Some Auburn University students have taken to huddling regularly in a campus basement to play with Legos.

Engineering students are using the Lego Lab in the Shelby building to simulate the daily process at car manufacturing plants around the world.

“I think we’ve got something pretty special for our students,” said Tom Devall, the professor who runs the lab. “And from what we’ve seen, we’ve never seen anything similar to this at any other university in the country.”

Zach Arrington, a former student of Devall’s who now works for Cirrus Aircraft in Duluth, Minn., said the lab helped him prepare for the real thing.

“The Lego Lab was the best training tool that I experienced in college,” Arrington said. “Very realistic to real-world manufacturing and shows you the cause and effect of applying different principles, lean methodology, how those change manufacturing processes in the real world.”

Saurabh Ghonasgi, a lead quality engineer for Brose in Grant, Ala., completed Devall’s class and lab, then served as his teaching assistant the following year before joining the private sector.

“When (students) come into the manufacturing environment, at least they have that concept drilled into their heads of what works and what does not work,” Ghonasgi said.

Devall said he has trained supervisors in assembly and parts plants in the past.

“Supervisors come in and they typically don’t really know how to start or how to begin or what’s important,” Devall said. “They have a college degree, but they have no experience in these environments.”

Students at Auburn leave the school already understanding how to put a 200-piece car together in 60 seconds after taking the lab. This mimics the process that Deval faced at automotive factories every day for 35 years before his arrival at Auburn.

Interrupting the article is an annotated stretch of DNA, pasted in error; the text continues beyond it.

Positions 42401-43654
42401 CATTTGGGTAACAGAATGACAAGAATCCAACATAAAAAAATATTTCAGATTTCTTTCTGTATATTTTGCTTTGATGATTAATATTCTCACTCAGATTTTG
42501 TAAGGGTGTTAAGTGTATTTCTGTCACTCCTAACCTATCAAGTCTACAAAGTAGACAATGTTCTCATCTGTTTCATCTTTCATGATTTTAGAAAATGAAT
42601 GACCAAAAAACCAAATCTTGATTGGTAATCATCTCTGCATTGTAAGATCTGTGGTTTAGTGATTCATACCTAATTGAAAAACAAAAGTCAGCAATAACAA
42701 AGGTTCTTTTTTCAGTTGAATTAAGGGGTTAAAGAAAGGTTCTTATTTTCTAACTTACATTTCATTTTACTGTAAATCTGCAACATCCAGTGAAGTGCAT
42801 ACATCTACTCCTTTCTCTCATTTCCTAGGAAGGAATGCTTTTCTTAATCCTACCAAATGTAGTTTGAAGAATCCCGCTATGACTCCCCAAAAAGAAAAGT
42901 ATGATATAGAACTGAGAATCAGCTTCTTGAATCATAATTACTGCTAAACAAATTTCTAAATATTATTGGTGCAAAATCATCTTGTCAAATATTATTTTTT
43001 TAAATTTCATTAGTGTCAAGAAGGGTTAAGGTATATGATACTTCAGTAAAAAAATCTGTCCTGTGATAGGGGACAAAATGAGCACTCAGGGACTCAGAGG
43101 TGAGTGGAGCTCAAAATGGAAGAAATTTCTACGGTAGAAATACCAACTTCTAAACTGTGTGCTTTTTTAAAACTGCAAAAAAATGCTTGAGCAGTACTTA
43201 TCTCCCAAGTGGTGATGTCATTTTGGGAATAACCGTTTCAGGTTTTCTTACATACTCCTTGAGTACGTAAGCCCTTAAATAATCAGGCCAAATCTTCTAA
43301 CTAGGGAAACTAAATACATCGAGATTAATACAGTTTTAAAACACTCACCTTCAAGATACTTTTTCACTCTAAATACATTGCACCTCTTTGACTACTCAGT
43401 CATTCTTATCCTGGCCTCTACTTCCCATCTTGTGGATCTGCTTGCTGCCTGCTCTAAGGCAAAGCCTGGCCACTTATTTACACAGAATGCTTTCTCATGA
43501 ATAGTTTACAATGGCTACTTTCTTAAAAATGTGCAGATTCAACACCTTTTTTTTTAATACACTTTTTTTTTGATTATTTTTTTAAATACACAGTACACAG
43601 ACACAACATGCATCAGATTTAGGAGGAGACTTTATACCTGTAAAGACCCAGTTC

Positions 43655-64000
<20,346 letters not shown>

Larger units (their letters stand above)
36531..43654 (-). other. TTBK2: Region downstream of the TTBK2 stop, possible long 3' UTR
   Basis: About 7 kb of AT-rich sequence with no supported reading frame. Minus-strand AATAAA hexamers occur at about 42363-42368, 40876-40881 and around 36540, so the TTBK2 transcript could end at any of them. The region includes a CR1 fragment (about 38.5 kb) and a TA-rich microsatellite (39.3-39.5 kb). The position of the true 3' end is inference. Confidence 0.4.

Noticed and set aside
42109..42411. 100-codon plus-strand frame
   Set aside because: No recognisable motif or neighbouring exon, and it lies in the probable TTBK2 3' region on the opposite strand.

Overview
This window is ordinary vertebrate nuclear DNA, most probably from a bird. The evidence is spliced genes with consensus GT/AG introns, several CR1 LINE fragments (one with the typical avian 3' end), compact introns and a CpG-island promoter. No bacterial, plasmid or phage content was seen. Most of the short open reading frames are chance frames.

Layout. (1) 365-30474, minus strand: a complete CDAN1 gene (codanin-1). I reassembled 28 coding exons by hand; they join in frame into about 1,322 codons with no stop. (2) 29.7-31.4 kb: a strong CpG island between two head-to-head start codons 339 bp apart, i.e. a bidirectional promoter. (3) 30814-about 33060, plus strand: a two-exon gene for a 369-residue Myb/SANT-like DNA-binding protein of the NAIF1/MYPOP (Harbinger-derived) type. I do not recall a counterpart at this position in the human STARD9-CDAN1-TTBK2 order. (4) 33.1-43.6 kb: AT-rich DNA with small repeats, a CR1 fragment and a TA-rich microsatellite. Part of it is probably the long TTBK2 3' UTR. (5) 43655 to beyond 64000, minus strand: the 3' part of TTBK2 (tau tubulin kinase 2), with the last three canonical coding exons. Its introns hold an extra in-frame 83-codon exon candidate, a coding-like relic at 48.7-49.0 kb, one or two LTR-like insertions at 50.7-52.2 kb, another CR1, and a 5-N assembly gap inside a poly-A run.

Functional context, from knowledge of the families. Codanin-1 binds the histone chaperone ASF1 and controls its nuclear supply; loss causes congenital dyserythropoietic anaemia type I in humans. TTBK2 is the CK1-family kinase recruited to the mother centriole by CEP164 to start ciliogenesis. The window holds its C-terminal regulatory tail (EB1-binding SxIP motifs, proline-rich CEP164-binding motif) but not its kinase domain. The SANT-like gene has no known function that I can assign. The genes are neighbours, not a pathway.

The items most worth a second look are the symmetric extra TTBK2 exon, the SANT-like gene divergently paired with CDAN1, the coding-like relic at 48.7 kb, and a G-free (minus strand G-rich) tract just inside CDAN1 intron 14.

Devall and his students started out eight years ago, building the lab from scratch in assembly-line fashion, students passing the cars off to one another. Eventually a conveyor belt was added on, resembling official factories.

“So you can imagine over eight years all the things we were able to add to this,” Devall said. “So it was pretty stripped down in the beginning, but still effective, but it just became more complex and more complex and more complex.

“To the point to where it, in some cases, is more complex than a lot of local manufacturers. And certainly has better systems than a lot of local manufacturers.”

Automakers rely upon Devall and his students. Honda had a full day of employee training in the lab and has since grown its partnership with Auburn.

“We want to create an environment where people come in and they can learn from what we’re doing and take it back to their own manufacturing facility,” Devall said. “And so the theory behind that is, why should we be sending our students out to factories so that they can learn what manufacturing is about?”

This also give Devall’s students work opportunities and valuable contacts in the field. And after graduation, students come back to Devall to let him know how well-prepared they were for their new jobs.

“The Lego Lab actually prepared me to be able to have a much better knowledge of what the lean concepts are because I was able to apply them practically, (rather) than people over here who have been working like 10, 15 years in the industry because all of them have heard of the term ‘production systems ‘and what it should be like, but they don’t necessarily understand how that actually works,” Ghonasgi said.

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